Shawn Michaels, Townsquare Media

Among the dilemmas I find myself often facing is whether or not the “good old days” really were in fact the best of times or is that simply a generational term.

I mean did people 25, 50 or 100 years ago ever refer to the “good old days” when they were talking about a time period before the present?  Of course only those say 60 years of age or older would likely ever use the term and I think the older you get the more likely you are to refer to some time period in your past life as the “good old days.”

I do wonder if 50 years from now, long after I’m gone if that term will be used by my children who will be in their 70s and 80s.

I think more than anything else those words were and are used to describe what we view a simpler times.  Life seemed to move a lot slower, partly because we don’t have all the conveniences we have today.  You patiently stood in line for things we don’t do often today, from cashing a check in the bank to buying a cup of coffee. Now we just used a drive-thru, ATM or online banking.

Traffic, especially in Ocean County, was really only seasonal and once you got past Labor Day getting from one point to another was a breeze. My how things have changed.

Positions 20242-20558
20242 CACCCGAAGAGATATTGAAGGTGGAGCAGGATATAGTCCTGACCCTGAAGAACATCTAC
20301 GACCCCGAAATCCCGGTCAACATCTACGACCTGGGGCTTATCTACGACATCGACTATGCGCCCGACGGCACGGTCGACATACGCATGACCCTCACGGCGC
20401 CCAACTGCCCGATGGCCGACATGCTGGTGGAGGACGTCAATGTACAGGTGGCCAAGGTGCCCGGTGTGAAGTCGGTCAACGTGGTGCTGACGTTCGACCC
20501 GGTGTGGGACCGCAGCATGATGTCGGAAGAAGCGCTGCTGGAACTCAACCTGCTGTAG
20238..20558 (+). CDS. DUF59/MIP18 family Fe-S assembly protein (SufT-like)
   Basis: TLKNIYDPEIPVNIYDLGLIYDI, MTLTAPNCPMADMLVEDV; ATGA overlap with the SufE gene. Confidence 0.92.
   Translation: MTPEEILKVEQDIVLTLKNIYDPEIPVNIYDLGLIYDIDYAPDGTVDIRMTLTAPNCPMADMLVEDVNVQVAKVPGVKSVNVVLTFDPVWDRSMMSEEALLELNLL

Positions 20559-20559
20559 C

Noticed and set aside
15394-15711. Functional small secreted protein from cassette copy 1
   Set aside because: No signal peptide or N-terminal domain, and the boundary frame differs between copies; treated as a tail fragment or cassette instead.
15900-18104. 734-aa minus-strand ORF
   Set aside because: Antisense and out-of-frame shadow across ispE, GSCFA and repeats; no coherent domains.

Dinner time was family time when you recounted the events of the day. Now eating together is often a once-in-a-while occurrence and who really needs to talk to each other when you can simply text throughout the day about what’s going on.

I really think what this comes down to is that as we get older we get more nostalgic and tend to look back on life with rose-tinted glasses.  Yes life was simpler and slower and maybe people were more respectful but it was far from perfect.  Women were expected to raise families and not have careers, minorities were often treated as second-class citizens and accepted sexual behavior left many as outcasts even within their own family.

Life does move too fast today but it also comes with benefits that most could not dream of and if you think and look objectively you will likely realize that the “good old days” might not have been quite as good as you thought they were.